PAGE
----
Trudeau axes Parliament

The Prime Minister has asked the Governor General to prorogue Parliament and recall it Sept. 23

The prorogation brings an end to proceedings before Parliament. There was a hybrid sitting in the House of Commons planned for next week as well as many committee meetings, which are all now cancelled.

Some of the effects of prorogation include:

  • Any government bill that has not received Royal Assent being terminated
  • The government not needing to respond to any outstanding Order Paper questions
  • Matters of privilege and the terms of any privilege motion being nullified
  • There are other items that discontinue as well as similar affects in the Senate.

I was in Ottawa on Aug. 12 and questioned Finance Minister Bill Morneau about Canada losing our AAA credit rating from Fitch Ratings earlier this summer.

Little did I know that I would be the last member of Parliament to question Morneau before his resignation as Finance Minister and MP.

I focused on two reasons Fitch Ratings cited for our downgrade.

  • First, was Canada's lack of an economic recovery plan, and I questioned when the government would be releasing a plan.
  • Second, was due to Canadian interprovincial trade barriers and the government putting all work on hold to remove barriers.

As we work on economic recovery, now is the time to embrace made-in-Canada products and services. Unfortunately, we did not hear clear answers to either question.

It has become more evident than ever how important parliamentary standing committees are in a minority government with Parliament not sitting fully since March.

Many revelations have come out through committee studies and questions, such as improper government planning for the pandemic and its related programs, the WE Charity scandal and other agreements or contracts, and more.

Unfortunately, with the prorogation of Parliament, all committees cease to exist.

Since the beginning of this pandemic, the Industry, Science and Technology Standing Committee that I sit on has conducted studies on fraud and the Investment Canada Act.

We looked at whether Canada has strict enough laws against foreign state-owned enterprises purchasing Canadian companies.

We’ve focused on the effects of the pandemic on institutions, workers and businesses. Recently, our Conservative team put motions forth to question the Privacy Commissioner about the COVID-19 mobile app and Amazon about reports of anti-competitive behaviour.

We were slated to hear from more businesses bringing forth their perspectives and suggestions, but as mentioned, these are all now cancelled.

Tourism is important to our economy in the Okanagan. It was one of the first to be affected by COVID-19 and I’m hearing it will continue to have serious ongoing challenges.

It’s disappointing that the Industry committee scheduled only one short meeting to hear from the tourism sector, which contributes $100 billion to the economy and employs 1.8 million people in Canada.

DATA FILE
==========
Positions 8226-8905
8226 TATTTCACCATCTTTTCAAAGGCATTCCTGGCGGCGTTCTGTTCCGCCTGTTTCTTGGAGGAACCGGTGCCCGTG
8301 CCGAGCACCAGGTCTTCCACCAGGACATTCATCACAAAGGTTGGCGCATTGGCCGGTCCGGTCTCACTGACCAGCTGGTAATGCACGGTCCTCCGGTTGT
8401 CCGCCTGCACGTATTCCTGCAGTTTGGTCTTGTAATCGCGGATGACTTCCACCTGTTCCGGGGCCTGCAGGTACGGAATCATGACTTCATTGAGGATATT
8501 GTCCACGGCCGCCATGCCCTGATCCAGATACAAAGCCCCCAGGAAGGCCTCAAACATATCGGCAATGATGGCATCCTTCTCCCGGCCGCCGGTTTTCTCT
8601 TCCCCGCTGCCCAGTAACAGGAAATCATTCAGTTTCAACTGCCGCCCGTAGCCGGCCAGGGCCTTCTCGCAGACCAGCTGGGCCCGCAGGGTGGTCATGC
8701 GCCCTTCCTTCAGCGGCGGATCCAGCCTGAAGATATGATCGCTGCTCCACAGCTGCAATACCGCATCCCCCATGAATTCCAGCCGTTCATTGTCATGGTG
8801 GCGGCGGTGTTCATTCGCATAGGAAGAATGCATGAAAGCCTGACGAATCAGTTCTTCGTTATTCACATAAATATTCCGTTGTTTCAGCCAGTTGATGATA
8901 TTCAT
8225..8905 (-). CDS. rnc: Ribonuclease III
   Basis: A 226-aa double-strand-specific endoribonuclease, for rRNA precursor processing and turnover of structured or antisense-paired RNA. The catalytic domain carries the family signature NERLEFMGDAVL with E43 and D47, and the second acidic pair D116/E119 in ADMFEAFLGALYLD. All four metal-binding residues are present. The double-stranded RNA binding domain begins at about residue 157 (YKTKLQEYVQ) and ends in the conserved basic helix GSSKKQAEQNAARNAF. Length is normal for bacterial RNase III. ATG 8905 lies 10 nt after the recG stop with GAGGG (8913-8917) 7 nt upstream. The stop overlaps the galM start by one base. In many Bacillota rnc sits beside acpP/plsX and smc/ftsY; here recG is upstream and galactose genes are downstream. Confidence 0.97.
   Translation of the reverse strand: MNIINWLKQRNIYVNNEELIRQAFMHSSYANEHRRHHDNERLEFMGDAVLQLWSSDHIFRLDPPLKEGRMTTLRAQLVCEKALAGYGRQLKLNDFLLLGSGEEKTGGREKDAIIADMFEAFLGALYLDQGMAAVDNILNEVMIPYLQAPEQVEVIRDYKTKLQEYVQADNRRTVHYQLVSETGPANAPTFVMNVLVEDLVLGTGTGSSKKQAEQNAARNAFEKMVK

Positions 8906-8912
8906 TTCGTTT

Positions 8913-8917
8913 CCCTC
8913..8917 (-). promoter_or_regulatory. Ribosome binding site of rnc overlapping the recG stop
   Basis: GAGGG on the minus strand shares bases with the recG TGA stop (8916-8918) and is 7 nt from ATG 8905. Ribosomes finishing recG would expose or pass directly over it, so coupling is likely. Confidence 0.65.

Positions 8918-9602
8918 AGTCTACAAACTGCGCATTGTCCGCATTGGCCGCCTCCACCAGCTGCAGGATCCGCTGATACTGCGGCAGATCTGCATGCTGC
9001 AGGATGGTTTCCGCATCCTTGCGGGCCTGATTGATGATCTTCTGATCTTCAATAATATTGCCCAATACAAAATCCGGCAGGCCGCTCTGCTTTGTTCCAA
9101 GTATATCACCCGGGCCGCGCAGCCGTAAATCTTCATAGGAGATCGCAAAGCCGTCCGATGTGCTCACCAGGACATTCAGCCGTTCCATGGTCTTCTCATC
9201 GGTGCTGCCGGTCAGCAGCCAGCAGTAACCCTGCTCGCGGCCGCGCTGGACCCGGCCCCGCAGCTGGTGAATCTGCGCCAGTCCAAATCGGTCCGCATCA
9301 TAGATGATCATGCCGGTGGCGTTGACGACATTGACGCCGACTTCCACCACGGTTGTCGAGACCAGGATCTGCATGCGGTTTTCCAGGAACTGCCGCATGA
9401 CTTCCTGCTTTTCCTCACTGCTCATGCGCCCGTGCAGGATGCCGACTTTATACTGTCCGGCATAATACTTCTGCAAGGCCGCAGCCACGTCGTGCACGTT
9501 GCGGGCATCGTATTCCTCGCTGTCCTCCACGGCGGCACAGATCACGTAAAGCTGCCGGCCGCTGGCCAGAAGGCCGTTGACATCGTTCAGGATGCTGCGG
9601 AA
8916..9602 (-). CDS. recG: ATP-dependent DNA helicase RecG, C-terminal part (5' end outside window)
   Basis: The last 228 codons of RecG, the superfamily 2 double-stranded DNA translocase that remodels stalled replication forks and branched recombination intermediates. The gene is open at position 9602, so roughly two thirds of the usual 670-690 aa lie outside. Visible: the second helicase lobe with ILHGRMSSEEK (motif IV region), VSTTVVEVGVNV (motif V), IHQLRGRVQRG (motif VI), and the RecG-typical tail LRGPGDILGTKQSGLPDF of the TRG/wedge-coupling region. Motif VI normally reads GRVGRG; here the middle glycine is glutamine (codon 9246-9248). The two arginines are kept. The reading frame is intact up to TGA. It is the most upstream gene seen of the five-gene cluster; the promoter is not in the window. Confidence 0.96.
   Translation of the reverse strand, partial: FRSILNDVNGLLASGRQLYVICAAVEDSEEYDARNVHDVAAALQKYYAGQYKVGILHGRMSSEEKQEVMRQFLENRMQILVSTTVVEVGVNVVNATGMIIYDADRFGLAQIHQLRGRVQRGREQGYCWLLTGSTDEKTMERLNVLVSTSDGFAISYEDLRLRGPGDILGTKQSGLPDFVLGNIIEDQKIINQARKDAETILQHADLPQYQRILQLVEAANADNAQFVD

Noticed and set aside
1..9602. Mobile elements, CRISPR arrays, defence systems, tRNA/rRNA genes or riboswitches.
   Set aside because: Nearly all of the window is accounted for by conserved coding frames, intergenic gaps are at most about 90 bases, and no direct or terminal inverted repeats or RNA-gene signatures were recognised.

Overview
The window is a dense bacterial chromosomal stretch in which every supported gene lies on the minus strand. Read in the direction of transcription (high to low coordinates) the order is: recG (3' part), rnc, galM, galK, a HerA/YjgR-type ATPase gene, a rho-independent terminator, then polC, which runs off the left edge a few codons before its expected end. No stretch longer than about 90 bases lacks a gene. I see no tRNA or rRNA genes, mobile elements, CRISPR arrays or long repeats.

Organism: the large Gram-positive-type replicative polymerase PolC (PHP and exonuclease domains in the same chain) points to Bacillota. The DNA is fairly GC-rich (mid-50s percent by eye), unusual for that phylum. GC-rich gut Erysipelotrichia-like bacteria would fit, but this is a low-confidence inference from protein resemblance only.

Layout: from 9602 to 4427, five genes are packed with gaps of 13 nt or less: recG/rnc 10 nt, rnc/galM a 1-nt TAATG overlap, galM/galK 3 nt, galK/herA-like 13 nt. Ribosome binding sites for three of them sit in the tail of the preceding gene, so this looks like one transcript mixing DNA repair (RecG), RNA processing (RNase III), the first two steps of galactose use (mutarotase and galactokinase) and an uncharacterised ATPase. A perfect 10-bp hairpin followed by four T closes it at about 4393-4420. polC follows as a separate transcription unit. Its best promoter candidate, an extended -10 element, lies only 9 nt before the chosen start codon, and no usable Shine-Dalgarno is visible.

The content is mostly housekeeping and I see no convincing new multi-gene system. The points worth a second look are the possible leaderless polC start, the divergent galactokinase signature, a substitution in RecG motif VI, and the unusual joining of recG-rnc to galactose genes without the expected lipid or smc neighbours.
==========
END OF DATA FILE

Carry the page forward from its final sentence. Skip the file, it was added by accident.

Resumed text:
I made a statement to this effect before I questioned witnesses. I believe it is important that the committee hear from all aspects of tourism, from many stakeholders — whether individual businesses, local associations, or national groups, and from all regions so that a comprehensive report with recommendations can be given to the federal government.

Tourism operators and organizations can write and share your thoughts with the committee, so your voice is heard via email at: [email protected].

You can view videos of my comments about tourism and questioning about our credit downgrade on my Facebook page or website.

It has been wonderful being out in the community more lately connecting (safely) with residents and businesses. Please be sure to reach out if you need assistance or have thoughts you’d like to share: 250-470-5075, [email protected].

This article is written by or on behalf of an outsourced columnist and does not necessarily reflect the views of Castanet.

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About the Author

Tracy Gray, Conservative MP for Kelowna-Lake Country, is her party's critic for Employment, Future Workforce Development and Disability Inclusion

She is a member of the national caucus committee’s credit union caucus, wine caucus, and aviation caucus.

Gray, who has won the RBC Canadian Woman Entrepreneur of the Year Award, and the Kelowna Chamber of Commerce Business Excellence Award, worked for 27 years in the B.C. beverage industry.

She founded and owned Discover Wines VQA Wine Stores, which included the No. 1 wine store in B.C. for 13 years. She has been involved in small businesses in different sectors — financing, importing, oil and gas services and a technology start-up — and is among the “100 New Woman Pioneers in B.C."

Gray was a Kelowna city councillor for the 2014 term, sat on the Passenger Transportation Board from 2010-2012 and was elected to the board of Prospera Credit Union for 10 years.

In addition, she served on the boards of the Okanagan Film Commission, Clubhouse Childcare Society, Kelowna Chamber of Commerce, Okanagan Regional Library and was chairwoman of the Okanagan Basin Water Board.

She volunteers extensively in the community and welcomes connecting with residents.

She can be reached at 250-470-5075, and [email protected]


The views expressed are strictly those of the author and not necessarily those of Castanet. Castanet does not warrant the contents.

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